I could have a sandwich for breakfast, lunch and dinner, every day, forever—that's how much I love them. Sandwiches are so versatile, you could make a different sandwich every day of the week for every meal of the day and still not repeat any of them. The different combinations for making delicious sandwiches are truly infinite. All you need is your imagination!
History's Very First Sandwich
Since I am obsessed with sandwiches, I, of course, wanted to understand their true origin. I was surprised to learn that the first recorded sandwich was by a rabbi in the 1st century B.C.! This rabbi would start the Passover custom of taking meat from the Paschal Lamb, chopped nuts, apples, bitter herbs and spices and put them between two pieces of matzo. Voilà! The first sandwich.
As you may know, the "sandwich" was named after a gentleman by the name of John Montagu, the fourth earl of Sandwich. The earl, it seems, was a gambling man, and as the story goes, he ordered one of his valets to bring him some meat tucked between two pieces of bread so he wouldn't have to leave his card game. He could continue playing without getting the cards greasy from eating meat with his bare hands. Others saw what he was doing and ordered up the same thing by saying they would have "the same as Sandwich."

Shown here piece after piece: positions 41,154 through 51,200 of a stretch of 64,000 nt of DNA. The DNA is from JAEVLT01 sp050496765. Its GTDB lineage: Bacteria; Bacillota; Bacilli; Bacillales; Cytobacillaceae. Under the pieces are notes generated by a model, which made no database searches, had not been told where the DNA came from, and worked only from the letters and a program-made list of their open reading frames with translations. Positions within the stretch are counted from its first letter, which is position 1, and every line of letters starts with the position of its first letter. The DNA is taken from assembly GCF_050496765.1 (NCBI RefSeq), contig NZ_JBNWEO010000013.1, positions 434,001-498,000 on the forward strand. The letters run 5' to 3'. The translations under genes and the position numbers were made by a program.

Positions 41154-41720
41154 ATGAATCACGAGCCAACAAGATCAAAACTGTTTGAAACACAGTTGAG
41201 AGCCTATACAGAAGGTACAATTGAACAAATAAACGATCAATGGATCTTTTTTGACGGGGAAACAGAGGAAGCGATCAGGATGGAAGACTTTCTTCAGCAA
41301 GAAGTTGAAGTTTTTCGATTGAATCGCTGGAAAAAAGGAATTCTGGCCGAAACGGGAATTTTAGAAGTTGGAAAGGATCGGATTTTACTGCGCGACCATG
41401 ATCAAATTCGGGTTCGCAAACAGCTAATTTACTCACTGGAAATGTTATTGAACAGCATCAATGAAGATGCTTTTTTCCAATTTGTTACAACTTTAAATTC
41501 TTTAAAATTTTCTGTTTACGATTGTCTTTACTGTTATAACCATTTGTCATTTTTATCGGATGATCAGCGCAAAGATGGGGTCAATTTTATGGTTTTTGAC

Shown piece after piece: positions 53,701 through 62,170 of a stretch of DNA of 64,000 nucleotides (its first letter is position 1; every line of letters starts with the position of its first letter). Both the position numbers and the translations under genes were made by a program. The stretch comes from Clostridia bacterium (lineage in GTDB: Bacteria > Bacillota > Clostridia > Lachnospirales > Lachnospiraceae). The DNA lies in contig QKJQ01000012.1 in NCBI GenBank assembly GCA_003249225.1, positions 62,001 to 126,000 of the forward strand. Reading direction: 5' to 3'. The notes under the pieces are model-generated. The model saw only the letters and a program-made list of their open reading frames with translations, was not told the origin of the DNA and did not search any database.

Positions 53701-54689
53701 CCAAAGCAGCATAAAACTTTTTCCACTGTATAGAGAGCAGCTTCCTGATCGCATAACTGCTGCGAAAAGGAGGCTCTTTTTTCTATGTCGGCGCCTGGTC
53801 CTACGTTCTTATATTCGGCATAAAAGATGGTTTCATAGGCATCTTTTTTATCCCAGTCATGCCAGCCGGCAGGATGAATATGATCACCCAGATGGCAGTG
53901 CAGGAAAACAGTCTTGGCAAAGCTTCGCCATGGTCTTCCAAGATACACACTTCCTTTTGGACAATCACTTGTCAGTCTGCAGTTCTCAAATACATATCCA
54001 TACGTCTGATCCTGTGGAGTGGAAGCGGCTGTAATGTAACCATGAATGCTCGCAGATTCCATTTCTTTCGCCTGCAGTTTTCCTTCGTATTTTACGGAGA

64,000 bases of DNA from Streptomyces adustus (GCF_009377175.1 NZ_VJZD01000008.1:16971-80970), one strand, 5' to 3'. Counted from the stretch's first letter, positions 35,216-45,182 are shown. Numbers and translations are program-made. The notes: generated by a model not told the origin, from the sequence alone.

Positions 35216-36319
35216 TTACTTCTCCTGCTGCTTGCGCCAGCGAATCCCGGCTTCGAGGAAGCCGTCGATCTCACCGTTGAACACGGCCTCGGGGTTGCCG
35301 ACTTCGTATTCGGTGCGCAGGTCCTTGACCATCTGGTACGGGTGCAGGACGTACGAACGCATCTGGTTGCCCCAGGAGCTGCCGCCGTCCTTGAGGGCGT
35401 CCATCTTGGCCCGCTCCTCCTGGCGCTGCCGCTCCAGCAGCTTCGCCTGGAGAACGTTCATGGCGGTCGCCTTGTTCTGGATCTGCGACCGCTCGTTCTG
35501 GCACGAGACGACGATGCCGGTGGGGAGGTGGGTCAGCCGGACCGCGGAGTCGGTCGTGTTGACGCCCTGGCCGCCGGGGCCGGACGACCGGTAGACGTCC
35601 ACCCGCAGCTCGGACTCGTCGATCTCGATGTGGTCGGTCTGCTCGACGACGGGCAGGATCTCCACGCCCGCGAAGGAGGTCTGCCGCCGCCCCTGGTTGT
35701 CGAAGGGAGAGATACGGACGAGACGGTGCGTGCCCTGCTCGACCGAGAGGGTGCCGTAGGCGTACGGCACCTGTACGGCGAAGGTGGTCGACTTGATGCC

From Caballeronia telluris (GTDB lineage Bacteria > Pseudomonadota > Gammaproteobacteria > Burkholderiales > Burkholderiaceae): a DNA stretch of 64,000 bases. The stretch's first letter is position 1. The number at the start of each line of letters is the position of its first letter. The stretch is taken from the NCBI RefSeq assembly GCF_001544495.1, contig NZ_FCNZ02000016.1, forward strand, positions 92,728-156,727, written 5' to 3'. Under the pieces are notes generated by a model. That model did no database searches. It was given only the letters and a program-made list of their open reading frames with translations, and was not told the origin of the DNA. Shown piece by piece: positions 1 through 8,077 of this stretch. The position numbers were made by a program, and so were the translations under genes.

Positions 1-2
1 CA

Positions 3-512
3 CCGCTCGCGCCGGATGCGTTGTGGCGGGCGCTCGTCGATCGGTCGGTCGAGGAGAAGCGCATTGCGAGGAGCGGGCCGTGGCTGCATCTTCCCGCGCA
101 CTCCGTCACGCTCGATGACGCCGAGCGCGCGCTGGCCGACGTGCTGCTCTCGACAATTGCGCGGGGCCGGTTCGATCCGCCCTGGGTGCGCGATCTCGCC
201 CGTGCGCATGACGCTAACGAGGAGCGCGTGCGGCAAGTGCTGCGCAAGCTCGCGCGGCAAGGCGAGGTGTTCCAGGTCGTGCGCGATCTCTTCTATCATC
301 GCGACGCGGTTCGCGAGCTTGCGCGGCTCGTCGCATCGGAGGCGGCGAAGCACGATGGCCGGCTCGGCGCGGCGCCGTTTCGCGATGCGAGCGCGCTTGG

My Very First Sandwich
When I was in the third grade, I ate my first sandwich—bologna—and I loved it. From then on, I wanted sandwiches in my lunch box all the time when I was in grammar school. My sandwich of choice was bologna, of course, in between two slices of soft white bread with mayonnaise on one side and mustard on the other, complete with crunchy whole potato chips on top. I loved the feel and crunch of the salty potato chips with this wonderful sliver of meat that was foreign to me. Foreign because my mother never let me eat bologna and never gave me a sandwich for lunch. Instead, she would always pack me gourmet lunches, which I was embarrassed by because I just wanted to be like the other kids who ate sandwiches, chips and cupcakes.
One day, a boy approached me and asked me to meet him in the coat room with my lunch box. When I got there, he smiled at me and whispered that he would gladly exchange his bologna sandwich for my lunch. I asked him to let me see the sandwich. He pulled out something that was wrapped in waxed paper and there it was—a sandwich on soft white bread (crusts cut off) with one slice of bologna, mustard and mayonnaise. I asked him if he had any chips to go with it and he said they were back on his desk. I told him he had to throw in the chips and I would do it. For the next three years, we traded lunches.
How to spice up any average sandwich